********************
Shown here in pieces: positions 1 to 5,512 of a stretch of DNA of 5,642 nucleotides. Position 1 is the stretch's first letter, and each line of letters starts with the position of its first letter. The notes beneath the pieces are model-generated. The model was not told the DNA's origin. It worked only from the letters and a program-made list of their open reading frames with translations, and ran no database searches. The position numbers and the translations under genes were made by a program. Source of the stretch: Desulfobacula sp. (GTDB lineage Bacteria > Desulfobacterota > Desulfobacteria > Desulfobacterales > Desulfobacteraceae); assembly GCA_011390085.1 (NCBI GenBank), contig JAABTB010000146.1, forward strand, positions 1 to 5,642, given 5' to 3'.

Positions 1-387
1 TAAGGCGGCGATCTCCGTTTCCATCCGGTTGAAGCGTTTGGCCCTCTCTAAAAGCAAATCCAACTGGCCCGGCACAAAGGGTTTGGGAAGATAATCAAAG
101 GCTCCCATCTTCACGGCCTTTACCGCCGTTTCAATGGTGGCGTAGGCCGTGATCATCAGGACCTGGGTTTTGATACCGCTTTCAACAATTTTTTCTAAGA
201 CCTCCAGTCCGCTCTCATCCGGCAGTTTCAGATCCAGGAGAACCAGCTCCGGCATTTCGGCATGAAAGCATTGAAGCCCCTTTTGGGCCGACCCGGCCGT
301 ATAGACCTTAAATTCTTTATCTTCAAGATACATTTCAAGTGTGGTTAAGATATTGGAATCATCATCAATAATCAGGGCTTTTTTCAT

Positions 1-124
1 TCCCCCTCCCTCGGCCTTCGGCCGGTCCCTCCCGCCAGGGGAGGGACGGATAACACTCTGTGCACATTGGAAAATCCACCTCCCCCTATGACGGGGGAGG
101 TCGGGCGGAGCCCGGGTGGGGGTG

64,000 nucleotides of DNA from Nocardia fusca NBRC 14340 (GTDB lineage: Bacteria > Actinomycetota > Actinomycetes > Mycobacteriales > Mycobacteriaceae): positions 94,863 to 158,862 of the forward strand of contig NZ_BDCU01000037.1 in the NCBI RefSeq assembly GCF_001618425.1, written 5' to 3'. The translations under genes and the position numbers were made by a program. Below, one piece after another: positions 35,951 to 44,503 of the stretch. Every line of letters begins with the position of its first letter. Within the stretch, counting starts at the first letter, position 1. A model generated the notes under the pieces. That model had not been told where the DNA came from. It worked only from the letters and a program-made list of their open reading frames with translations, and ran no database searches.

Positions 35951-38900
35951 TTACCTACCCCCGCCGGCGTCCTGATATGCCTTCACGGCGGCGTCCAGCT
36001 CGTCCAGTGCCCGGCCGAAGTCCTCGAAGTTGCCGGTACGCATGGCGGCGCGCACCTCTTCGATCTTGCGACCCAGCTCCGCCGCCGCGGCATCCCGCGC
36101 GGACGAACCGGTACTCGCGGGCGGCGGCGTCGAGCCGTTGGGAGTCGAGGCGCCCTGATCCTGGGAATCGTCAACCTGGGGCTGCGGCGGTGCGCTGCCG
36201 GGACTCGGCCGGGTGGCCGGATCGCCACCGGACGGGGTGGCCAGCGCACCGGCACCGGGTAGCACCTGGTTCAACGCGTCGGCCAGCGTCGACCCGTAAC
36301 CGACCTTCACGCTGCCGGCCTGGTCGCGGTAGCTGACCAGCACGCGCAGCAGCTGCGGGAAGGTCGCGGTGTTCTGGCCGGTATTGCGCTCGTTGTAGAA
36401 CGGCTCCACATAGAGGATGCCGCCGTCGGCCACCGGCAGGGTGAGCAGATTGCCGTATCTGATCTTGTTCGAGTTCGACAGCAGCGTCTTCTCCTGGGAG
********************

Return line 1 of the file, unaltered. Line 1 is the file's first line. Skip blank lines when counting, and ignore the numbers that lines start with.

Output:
Shown here in pieces: positions 1 to 5,512 of a stretch of DNA of 5,642 nucleotides. Position 1 is the stretch's first letter, and each line of letters starts with the position of its first letter. The notes beneath the pieces are model-generated. The model was not told the DNA's origin. It worked only from the letters and a program-made list of their open reading frames with translations, and ran no database searches. The position numbers and the translations under genes were made by a program. Source of the stretch: Desulfobacula sp. (GTDB lineage Bacteria > Desulfobacterota > Desulfobacteria > Desulfobacterales > Desulfobacteraceae); assembly GCA_011390085.1 (NCBI GenBank), contig JAABTB010000146.1, forward strand, positions 1 to 5,642, given 5' to 3'.